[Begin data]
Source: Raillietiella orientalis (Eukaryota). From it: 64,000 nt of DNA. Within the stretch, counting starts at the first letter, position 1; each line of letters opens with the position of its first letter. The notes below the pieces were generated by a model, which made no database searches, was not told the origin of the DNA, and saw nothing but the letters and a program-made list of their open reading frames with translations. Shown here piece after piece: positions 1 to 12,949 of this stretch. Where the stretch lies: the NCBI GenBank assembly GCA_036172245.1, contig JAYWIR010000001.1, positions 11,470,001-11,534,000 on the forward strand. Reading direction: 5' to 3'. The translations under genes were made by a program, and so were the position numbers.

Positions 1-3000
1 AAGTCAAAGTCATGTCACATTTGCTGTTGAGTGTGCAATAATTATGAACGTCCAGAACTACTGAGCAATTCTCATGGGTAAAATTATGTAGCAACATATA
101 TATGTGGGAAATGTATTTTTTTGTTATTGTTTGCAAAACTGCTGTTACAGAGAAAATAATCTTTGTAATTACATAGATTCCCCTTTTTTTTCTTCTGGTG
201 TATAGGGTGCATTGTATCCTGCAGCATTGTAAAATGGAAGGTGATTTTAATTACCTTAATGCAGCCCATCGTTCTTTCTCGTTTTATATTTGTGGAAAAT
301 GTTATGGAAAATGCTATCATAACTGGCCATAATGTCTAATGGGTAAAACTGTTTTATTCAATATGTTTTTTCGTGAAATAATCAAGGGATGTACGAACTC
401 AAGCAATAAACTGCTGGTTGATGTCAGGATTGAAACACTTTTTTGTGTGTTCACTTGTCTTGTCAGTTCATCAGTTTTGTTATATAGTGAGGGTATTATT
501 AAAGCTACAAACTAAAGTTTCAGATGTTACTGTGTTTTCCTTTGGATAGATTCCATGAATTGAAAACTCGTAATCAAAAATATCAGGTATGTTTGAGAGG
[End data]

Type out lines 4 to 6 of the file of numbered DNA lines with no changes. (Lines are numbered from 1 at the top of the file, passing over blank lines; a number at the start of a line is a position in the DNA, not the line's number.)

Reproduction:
101 TATGTGGGAAATGTATTTTTTTGTTATTGTTTGCAAAACTGCTGTTACAGAGAAAATAATCTTTGTAATTACATAGATTCCCCTTTTTTTTCTTCTGGTG
201 TATAGGGTGCATTGTATCCTGCAGCATTGTAAAATGGAAGGTGATTTTAATTACCTTAATGCAGCCCATCGTTCTTTCTCGTTTTATATTTGTGGAAAAT
301 GTTATGGAAAATGCTATCATAACTGGCCATAATGTCTAATGGGTAAAACTGTTTTATTCAATATGTTTTTTCGTGAAATAATCAAGGGATGTACGAACTC